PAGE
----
Domestically, moreover, the Olympics have the opposite intended effect.

In a poll from May, 80% of the Japanese public opposed hosting the games; 43% favored the games being canceled outright. Correspondingly, Prime Minister Yoshihide Suga enjoyed an abysmal 34% cabinet approval rating — Japan is to hold general elections this fall.

Financial misery also exists with the Tokyo Games costing around $28 billion — far more than the initial expectation of $7.3 billion.

What this colossal cost does not factor, nonetheless, is the human cost of displacement in lieu of erecting Tokyo’s hollowed stadiums.

Quoted in the Los Angeles Times, a homeless Tokyo man declares “lots of homeless people were chased out of here” to make way for rushed gentrification. Many who years before faced the wrath of an earthquake and subsequent tsunami are forced to kowtow to an imposing TV production advertised as an international athletic competition.

Wistfully, the tragedy of Tokyo’s Games is now arriving on American shores.

In 2028, Los Angeles is scheduled to bear the biannual brunt of local destruction. Fortunately, with the help of the NOlympics L.A. movement, the conversation is changing on whether to even stage these Olympics.

NOlympics L.A. is an activist organization demanding the L.A. Olympics not to occur — and, overall, end the obstructive Olympics. Asserted in their platform, NOlympics L.A. accurately explains, “the Olympics destroy communities and kill cities” and drains valuable financial resources away from vulnerable populations into absurd Olympic constructions.

With the L.A. Olympics establishing an official price tag of $6.9 billion — and a more accurate cost around $17.7 billion — the L.A. Olympics already promulgate abuses hosting the Olympics biannually re-introduce.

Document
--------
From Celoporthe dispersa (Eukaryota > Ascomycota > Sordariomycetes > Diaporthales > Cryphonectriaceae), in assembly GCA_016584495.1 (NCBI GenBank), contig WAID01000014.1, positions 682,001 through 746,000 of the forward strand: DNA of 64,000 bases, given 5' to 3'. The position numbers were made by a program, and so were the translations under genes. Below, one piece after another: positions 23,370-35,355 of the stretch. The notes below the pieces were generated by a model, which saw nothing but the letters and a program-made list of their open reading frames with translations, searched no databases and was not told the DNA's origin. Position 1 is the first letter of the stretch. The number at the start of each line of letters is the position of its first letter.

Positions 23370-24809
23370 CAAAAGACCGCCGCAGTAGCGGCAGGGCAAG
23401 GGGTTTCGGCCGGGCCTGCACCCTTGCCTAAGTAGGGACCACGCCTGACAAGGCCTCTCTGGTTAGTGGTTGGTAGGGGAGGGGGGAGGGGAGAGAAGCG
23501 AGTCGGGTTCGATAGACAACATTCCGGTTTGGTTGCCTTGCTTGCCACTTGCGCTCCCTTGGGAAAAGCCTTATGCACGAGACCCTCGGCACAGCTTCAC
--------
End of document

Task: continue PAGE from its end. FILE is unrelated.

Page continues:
Furthermore, anxieties grow over increased police funding as the Los Angeles Police Department — a police force noted for its effectiveness at being ineffective — awaits heightened financing to “protect and serve” the city against the wishes of its general population.

The present Olympic games are nothing more than a global competition for broadcasting revenues and bribes to vainly host a TV production and displace “unwanted” populations.

When the public has a legitimate voice on whether or not they host the Olympics — such as voters in Krakow, Munich and Stockholm for the Winter ‘22 games — the only cities left craving the Games lie in authoritarian apples.

Dreadfully distant from the credible spirit the Games once held in ancient Greece, the Olympics today represent more an opportunity for advertising revenue than glorious moments for athletes.

Thus, the outstanding options left for future games are to compete regularly in the Olympics’ motherland — i.e., Greece — or hold no games whatsoever.

A city’s appetite to host the Olympics for economic or “political reconciliation” is as fleeting as ingesting snake oil. With contemporary games depicting absolute detachment from the original Olympic objective of wondrous athleticism and spectacle, the only games left to be played are no games at all.


Nathaniel is a junior in LAS.